Table 1

Amino acid differences existing between CBM4-2 and mutants thereof

 

67

68

69

70

71

72

73

74

75

76

77

78

108

109

110

111

112

113

114

115

116

117

118

119

120

140

141

142

143

144

145

146

147

148

149

150

mutations outside the binding cleft

CBM4-2

N

P

W

D

I

E

A

T

A

F

P

V

Q

S

F

Q

E

Y

G

R

L

H

E

Q

Q

V

I

R

A

P

I

H

F

G

Y

A

 

A-6

.

.

.

.

.

Q

.

.

.

H

.

.

.

.

Y

.

D

.

.

.

.

L

Q

.

.

.

.

.

.

.

.

.

.

.

L

.

 

X-2 L110F

.

.

F

N

.

Q

.

.

.

L

.

.

.

.

.

D

.

.

.

.

.

.

E

.

.

.

.

.

.

.

.

.

.

.

.

.

W91R

G-4

.

.

F

.

.

D

.

.

.

L

.

.

.

.

L

E

H

.

.

.

.

F

.

.

.

.

.

.

.

.

.

Y

.

.

.

.

E138A

Through these studies we are able to conclude that CBMs have the potential to discriminate between heterogeneously and homogeneously derivatized celluloses and envisage that such modules can be employed in the characterization of the substitution pattern of cellulose derivatives to be utilized for example in tablet formulations.

Results

Migration retardation of a set of CBMs was investigated by AE to evaluate if CBMs can distinguish between derivatized celluloses with a homogenous substitution pattern, i.e. randomly dispersed, from those with a heterogeneous substitution pattern, i.e. more clustered substitutions.

CBM4-2 and X-2 L110F distinguish between batches of MC with different substitution patterns

Non-denaturing electrophoresis demonstrated that CBM4-2 was retained more in the gels containing the heterogeneously substituted MC 1.78 or MC 1.80 than in the gel with homogeneously substituted MC 1.76 (Figure 2). CBM G-4, a carbohydrate non-binding negative control variant of CBM4-2, was as expected not retained in any of the gels. Of the other CBMs tested, A-6 and X-2 L110F were retained in all of the gels containing MC. X-2 L110F is retained more in the gels containing MC 1.80 and MC 1.78 than MC 1.76 although the difference in mobility is not as apparent as for CBM4-2. In contrast, A-6 is not able to make a distinction between the different MCs illustrating that by using different CBMs it is possible to get different views of the MCs.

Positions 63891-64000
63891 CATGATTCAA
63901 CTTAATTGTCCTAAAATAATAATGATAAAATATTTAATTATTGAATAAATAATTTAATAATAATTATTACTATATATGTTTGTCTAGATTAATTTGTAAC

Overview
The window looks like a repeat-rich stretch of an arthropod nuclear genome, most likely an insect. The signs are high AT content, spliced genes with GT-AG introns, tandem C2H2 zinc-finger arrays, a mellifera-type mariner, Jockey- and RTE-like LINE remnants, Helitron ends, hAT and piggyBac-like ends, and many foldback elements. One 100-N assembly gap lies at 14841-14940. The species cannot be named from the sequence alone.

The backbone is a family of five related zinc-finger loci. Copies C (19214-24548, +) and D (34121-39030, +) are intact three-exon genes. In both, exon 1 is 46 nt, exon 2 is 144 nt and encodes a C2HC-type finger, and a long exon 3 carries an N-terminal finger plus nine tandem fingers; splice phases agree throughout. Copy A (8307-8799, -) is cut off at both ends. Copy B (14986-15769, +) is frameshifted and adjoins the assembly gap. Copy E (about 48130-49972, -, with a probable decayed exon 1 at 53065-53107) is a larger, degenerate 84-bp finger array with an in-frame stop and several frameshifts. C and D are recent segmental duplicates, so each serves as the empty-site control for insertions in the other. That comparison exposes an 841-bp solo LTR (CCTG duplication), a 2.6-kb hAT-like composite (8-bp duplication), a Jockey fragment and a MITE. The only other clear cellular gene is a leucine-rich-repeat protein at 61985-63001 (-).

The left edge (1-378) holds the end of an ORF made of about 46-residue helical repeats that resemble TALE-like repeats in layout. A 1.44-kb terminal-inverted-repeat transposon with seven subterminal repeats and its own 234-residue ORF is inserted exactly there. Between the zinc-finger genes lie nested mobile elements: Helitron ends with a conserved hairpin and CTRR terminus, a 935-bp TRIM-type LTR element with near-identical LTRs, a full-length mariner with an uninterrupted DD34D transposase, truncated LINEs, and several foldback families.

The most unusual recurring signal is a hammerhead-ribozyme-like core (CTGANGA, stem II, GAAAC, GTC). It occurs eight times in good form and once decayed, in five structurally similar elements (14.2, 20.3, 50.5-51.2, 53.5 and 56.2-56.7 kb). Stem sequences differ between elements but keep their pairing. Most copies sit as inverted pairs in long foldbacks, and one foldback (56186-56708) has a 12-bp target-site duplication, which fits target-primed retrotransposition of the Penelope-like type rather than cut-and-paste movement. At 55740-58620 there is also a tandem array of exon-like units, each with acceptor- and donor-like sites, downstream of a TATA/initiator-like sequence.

Figure 2

Affinity electrophoresis with three methylcellulose batches. The three batches have similar degree of substitution (1.76, 1.78 and 1.80 and denoted accordingly) however their substitution pattern differs. MC 1.76 is more homogeneously substituted while MC 1.78 and MC 1.80 have substitution patterns that are more heterogeneous. Three CBMs and a negative control (G-4) were run on native acrylamide gels containing one of each methylcellulose batch. CBM4-2 is more retained in the gels containing MC 1.78 or MC 1.80 compared to MC 1.76. A-6 and X-2 L110F are less discriminating and are retained in all gels containing methylcellulose. None of the CBMs were retained in the control gel containing no methylcellulose.

CBM4-2 distinguishes between HPMC batches with different substitution pattern

Gels containing four types of HPMCs were also analyzed for their ability to interact with the CBMs. Of the four different batches included, two of the HPMCs are classified as homogeneously substituted and the other as heterogeneously substituted. In this experiment the CBMs investigated were a negative control (G-4), CBM4-2, X-2 L110F and CBM28 from B. akibai Cel5A. The retardations were modest yet a distinction was observed for batches with a heterogeneous versus a homogeneous substitution pattern (Figure 3). In gels containing heterogeneously substituted HPMC, CBM4-2 was retained and the protein band had a trailing shape. In contrast, in gels containing HPMC with a homogeneous substitution pattern, CBM4-2 was hardly retained at all.
Figure 3